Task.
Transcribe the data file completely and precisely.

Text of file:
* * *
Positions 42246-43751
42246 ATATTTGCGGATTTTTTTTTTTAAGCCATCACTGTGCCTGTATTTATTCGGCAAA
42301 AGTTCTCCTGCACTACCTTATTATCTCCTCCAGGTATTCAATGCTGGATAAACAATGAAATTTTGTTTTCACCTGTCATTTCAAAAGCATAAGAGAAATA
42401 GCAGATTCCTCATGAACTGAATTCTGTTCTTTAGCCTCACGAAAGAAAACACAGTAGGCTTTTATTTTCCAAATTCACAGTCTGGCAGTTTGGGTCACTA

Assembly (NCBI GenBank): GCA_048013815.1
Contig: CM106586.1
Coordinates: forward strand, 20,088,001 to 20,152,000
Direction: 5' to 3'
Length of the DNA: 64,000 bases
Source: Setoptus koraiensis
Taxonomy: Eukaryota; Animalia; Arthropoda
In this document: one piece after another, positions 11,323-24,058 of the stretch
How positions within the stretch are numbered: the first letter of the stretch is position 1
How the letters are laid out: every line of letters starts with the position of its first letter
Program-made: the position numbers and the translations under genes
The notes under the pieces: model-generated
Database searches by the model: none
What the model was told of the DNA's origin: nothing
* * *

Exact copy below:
Positions 42246-43751
42246 ATATTTGCGGATTTTTTTTTTTAAGCCATCACTGTGCCTGTATTTATTCGGCAAA
42301 AGTTCTCCTGCACTACCTTATTATCTCCTCCAGGTATTCAATGCTGGATAAACAATGAAATTTTGTTTTCACCTGTCATTTCAAAAGCATAAGAGAAATA
42401 GCAGATTCCTCATGAACTGAATTCTGTTCTTTAGCCTCACGAAAGAAAACACAGTAGGCTTTTATTTTCCAAATTCACAGTCTGGCAGTTTGGGTCACTA

Assembly (NCBI GenBank): GCA_048013815.1
Contig: CM106586.1
Coordinates: forward strand, 20,088,001 to 20,152,000
Direction: 5' to 3'
Length of the DNA: 64,000 bases
Source: Setoptus koraiensis
Taxonomy: Eukaryota; Animalia; Arthropoda
In this document: one piece after another, positions 11,323-24,058 of the stretch
How positions within the stretch are numbered: the first letter of the stretch is position 1
How the letters are laid out: every line of letters starts with the position of its first letter
Program-made: the position numbers and the translations under genes
The notes under the pieces: model-generated
Database searches by the model: none
What the model was told of the DNA's origin: nothing